Teaching Philosophy


When someone asks you about your philosophy of teaching, you immediately feel the need to pull out the textbooks from preservice teacher training and look back at all the theories of learning in order to expound on the dynamics of this model or that research theory. If I have learned only one thing in all my years of teaching, it is that a teaching philosophy cannot come only from a book; it must come from the heart. That is not to say that what I believe about teaching is not based in part on what I have learned from outside sources. But a truly successful teacher must take all of that theoretical knowledge and combine it with the part of the soul which makes one a teacher. The first and most important element in being an educator is desire. This is not a profession to take lightly. For all the jokes about summer vacations, and days that end at 3:05, teaching is a highly demanding profession. It requires not only the intellectual ability to do the job, but also an emotional commitment not often found in other professions. The hours are long, the pay is not commensurate with the education required, and the potential for advancement is limited. And yet, it can be one of the most fulfilling professions, if you have the desire.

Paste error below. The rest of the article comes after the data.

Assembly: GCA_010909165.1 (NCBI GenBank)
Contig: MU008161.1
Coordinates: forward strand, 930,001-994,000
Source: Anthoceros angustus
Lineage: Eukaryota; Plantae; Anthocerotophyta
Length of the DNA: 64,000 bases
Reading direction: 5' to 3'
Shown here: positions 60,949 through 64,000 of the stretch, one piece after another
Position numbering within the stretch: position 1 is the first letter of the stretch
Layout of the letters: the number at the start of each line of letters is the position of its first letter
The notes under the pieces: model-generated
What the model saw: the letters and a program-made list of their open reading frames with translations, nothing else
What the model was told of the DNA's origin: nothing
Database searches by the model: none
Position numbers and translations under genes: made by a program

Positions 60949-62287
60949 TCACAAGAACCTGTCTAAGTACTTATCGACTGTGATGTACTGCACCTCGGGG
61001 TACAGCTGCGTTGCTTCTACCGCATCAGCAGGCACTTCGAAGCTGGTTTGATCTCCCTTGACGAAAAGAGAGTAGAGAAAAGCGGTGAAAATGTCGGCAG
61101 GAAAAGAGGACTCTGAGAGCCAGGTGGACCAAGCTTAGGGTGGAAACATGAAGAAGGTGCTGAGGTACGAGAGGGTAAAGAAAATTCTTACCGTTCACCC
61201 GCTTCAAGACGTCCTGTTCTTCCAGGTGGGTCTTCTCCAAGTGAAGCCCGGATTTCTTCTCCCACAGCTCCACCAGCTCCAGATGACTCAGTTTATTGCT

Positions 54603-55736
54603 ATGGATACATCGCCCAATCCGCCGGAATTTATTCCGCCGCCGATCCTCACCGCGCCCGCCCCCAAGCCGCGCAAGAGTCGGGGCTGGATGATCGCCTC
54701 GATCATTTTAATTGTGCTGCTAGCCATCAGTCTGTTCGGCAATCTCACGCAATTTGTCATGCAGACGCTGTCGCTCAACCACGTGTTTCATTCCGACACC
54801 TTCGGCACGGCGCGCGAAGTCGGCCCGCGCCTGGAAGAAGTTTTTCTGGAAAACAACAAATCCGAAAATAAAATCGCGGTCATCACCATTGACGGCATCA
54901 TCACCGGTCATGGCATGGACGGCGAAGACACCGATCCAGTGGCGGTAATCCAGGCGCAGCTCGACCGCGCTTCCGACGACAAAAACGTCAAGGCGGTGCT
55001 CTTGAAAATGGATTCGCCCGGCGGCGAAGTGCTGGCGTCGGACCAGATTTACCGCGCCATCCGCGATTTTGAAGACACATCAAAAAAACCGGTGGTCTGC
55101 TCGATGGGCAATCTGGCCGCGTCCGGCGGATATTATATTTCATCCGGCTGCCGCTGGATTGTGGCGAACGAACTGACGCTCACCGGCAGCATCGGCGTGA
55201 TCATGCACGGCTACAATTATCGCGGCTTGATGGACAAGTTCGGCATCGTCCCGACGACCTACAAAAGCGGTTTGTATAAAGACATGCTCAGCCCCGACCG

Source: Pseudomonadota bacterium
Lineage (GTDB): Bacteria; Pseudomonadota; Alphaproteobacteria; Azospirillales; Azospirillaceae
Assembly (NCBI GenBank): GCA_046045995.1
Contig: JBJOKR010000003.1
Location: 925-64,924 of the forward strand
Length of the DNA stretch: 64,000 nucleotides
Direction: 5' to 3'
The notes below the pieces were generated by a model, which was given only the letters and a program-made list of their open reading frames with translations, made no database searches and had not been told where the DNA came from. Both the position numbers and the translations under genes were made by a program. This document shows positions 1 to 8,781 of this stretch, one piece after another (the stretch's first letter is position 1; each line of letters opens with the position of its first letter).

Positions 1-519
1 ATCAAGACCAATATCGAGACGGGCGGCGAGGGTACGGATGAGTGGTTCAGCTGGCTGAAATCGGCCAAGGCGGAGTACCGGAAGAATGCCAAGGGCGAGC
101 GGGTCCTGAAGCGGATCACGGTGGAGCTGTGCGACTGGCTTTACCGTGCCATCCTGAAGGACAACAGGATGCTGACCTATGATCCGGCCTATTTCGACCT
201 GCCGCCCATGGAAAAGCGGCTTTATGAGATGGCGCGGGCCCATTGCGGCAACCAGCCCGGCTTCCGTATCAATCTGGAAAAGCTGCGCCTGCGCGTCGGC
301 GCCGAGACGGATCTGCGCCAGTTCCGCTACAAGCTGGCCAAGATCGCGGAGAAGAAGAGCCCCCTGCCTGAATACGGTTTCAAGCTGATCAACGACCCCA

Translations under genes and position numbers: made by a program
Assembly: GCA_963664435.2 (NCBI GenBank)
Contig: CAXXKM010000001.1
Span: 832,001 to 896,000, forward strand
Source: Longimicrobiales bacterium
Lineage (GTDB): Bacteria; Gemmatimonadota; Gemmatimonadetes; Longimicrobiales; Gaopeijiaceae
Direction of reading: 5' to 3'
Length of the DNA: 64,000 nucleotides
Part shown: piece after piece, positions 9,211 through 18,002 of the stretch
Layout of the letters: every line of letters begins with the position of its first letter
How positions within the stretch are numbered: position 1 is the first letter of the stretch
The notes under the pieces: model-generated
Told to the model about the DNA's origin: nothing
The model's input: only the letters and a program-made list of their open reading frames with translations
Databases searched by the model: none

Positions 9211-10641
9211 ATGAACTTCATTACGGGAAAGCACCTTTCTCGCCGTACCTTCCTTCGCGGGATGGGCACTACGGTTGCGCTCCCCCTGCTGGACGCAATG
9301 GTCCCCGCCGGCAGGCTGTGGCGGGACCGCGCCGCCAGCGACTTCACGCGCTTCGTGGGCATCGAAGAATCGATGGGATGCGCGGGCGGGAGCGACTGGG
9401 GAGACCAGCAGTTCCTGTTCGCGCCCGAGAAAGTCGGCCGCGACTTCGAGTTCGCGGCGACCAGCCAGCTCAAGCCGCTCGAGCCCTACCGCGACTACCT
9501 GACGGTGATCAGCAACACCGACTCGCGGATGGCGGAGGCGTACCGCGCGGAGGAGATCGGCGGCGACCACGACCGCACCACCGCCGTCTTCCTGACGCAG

That said there is a great deal more to being a teacher than just the desire. And, yes, this is where those textbook theories enter the picture. In order to teach, you must understand how students learn. I believe good teaching requires the following elements. First, you must make what you teach relevant to the lives of your students. Teaching ideas and concepts in isolation does not promote learning. It is only when your students can connect new ideas/concepts to knowledge they already possess will that learning be meaningful.

Second, you must let learning be messy. By that I mean that students must be actively involved in what they are doing. True, they do need some guidance and structure, but too often learning experiences are so rigidly controlled that there is no real "learning" occurring. Students are simply filling in the blanks.

Finally, students must pause and reflect on what they are doing, both during and after the learning process. True learning involves cognition (thinking). If students don't think about what they do, have they developed a real understanding of what they have learned? Unfortunately, it is impossible to "see" what a student is thinking, unless they put those thoughts on paper. Often, during this process of reflection, students discover new ideas and a realization of exactly what they have learned, and what they want to learn next.

All of these elements can be found in the constructivist theory of teaching. Although I was educated in a behaviorist environment, I believe that what I learned I learned in spite of the educational system, not because of it. For true learning to occur, the students must construct their own knowledge. As teachers, we still play an important role in the educational process in that we are there to guide, to pose questions, and to facilitate the exploration of knowledge for our students.